Why S.F. Fed researcher backs negative rates
A negative Federal Reserve monetary policy rate could have helped turn the economy around faster during the Great Recession, according to a Federal Reserve Bank of San Francisco researcher.
"While it's difficult to capture all the complexities of the economy in a model, this analysis suggests that negative rates could have mitigated the depth of the recession and sped up the recovery, though they would have had little effect on economic activity beyond 2014," Vasco Cúrdia, a research advisor in the Economic Research Department of the Federal Reserve Bank of San Francisco says in an Economic Letter. "The analysis also shows that the interest rate does not have to fall too deeply into negative territory to accomplish meaningful economic improvements."
Inflation would have risen faster toward the Fed’s 2% target, he said. “In other words, negative interest rates may be a useful tool to promote the Fed's dual mandate.”
Historically, it was assumed nominal interest rates could not be lowered after they hit zero, and while the Federal Reserve used unconventional monetary policy tools, including forward guidance and quantitative easing when the fed funds rate hit zero lower bound, central banks in Switzerland, Sweden, Japan, and the euro area tried negative rates.
“A negative interest rate implies that savers pay rather than receive accumulated interest. This seems counterintuitive because savers can always take money out of that account and keep it in the form of cash,” Cúrdia writes. “Therefore, there is no reason to accept a negative rate, so zero ought to be the lowest level the interest rate could fall to.”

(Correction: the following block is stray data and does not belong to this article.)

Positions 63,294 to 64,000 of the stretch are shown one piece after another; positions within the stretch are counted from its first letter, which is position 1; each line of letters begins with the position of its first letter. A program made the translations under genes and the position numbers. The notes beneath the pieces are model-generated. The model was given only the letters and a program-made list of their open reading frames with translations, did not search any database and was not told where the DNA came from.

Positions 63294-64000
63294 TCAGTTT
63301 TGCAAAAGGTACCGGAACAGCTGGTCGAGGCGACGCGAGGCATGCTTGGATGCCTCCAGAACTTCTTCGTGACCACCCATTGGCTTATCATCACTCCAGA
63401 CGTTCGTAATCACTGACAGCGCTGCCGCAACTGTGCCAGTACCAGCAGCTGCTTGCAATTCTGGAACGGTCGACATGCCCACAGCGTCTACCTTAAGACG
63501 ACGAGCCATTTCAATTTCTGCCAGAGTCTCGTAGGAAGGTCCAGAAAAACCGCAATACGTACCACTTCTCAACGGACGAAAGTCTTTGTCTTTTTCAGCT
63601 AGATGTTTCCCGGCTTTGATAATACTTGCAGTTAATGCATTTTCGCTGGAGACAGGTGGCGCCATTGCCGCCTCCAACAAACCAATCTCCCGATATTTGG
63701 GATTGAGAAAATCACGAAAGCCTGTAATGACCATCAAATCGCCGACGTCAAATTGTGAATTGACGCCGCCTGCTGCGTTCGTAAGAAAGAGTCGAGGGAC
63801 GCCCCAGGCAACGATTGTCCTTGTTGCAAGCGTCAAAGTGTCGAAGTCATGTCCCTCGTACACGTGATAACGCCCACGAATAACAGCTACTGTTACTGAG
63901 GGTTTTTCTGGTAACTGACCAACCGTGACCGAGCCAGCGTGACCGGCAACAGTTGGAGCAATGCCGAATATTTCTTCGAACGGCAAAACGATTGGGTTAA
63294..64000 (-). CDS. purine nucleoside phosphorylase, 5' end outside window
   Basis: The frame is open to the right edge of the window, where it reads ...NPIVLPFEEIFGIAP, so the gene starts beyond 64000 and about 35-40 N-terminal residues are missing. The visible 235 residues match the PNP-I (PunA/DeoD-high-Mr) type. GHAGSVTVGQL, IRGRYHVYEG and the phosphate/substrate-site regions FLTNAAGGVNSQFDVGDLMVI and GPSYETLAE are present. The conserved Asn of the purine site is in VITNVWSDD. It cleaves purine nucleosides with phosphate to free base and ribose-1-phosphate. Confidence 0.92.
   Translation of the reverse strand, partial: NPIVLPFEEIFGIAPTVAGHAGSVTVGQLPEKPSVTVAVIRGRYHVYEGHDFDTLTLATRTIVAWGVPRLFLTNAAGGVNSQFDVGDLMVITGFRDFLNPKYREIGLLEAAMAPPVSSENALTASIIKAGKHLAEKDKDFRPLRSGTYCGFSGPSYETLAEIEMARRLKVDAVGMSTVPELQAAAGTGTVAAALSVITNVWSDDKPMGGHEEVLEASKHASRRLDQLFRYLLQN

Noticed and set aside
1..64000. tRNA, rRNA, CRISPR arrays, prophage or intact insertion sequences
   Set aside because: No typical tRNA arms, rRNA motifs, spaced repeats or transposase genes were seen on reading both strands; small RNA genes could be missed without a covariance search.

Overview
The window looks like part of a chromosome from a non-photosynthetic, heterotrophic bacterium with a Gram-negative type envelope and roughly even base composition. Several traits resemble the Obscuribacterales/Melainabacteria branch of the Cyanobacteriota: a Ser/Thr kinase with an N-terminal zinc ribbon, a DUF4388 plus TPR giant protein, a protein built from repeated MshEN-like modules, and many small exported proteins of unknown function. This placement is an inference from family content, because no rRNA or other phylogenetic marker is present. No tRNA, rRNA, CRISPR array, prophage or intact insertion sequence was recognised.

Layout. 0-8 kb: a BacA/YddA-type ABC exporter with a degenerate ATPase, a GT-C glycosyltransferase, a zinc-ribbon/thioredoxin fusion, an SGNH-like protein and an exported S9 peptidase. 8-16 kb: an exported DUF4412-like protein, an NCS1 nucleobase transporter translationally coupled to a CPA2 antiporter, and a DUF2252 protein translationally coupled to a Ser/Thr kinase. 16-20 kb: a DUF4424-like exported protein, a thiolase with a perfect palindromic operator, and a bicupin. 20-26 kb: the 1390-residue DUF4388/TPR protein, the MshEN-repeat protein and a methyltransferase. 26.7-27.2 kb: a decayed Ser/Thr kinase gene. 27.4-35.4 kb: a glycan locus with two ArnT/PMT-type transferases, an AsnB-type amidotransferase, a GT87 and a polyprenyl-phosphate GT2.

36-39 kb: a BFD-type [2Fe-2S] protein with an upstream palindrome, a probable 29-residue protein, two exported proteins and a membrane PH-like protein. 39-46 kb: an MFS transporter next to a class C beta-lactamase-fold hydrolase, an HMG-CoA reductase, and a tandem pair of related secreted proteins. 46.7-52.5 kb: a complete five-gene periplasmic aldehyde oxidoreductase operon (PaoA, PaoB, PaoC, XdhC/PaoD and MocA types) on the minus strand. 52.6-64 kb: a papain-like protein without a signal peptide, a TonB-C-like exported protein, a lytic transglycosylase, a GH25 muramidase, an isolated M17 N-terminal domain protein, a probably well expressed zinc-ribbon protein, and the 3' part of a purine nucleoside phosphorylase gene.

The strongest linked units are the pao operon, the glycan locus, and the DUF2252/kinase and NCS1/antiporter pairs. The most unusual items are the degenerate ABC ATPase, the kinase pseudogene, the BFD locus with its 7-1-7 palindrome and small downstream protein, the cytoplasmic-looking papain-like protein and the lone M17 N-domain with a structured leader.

But, there are advantages to keeping money in banks, even if rates are negative, including: possibility theft or loss if one has a large amount of cash; the need for a bank accounts to access some other financial tools. “This means that people might reasonably decide to tolerate a negative rate on their savings in exchange for those benefits” he said.
Because there’s limited history with negative rates — they’ve been used infrequently and for short terms — it would be “difficult to establish a reliable statistical pattern regarding its effects.”
As a result, Cúrdia developed a model to “quantify the expected shifts in U.S. economic conditions after the financial crisis,” which showed using negative nates “would have pushed up both the output gap and inflation through the recovery. Namely, instead of a trough of –3.8%, the output gap would have been no lower than –3% and it would have been on a steadier path to recovery from 2010 onward.”
Using negative rates, the simulations suggest, “would have reached its maximum effect in the first quarter of 2011. Setting the lower bound at –0.25% would have increased the output gap by 1.5 percentage points, while pushing the lower bound down further to –0.75% would have contributed an additional 0.4 percentage point to the output gap. This means that a rate of –0.25% would have done most of the job, and allowing it to drop further would have accomplished fewer additional benefits.”
Negative interest rates would have little impact from 2014, he said, since “the stimulus would have pushed inflation higher as well, perhaps even modestly above the 2% Federal Open Market Committee target, by the middle of 2011.”
Cúrdia notes that his model cannot be “guaranteed to accurately mimic outcomes in the complex U.S. economy,” and should be see “as an estimate to illustrate how much stimulus negative rates can provide, although the exact numbers are not definitive.” The model also assumes the impact on the economy from “rate changes are largely unchanged in the event of a negative rate,” but in reality, a negative rate could reduce savings. “In this case, a negative interest rate would be less stimulative than my analysis suggests.”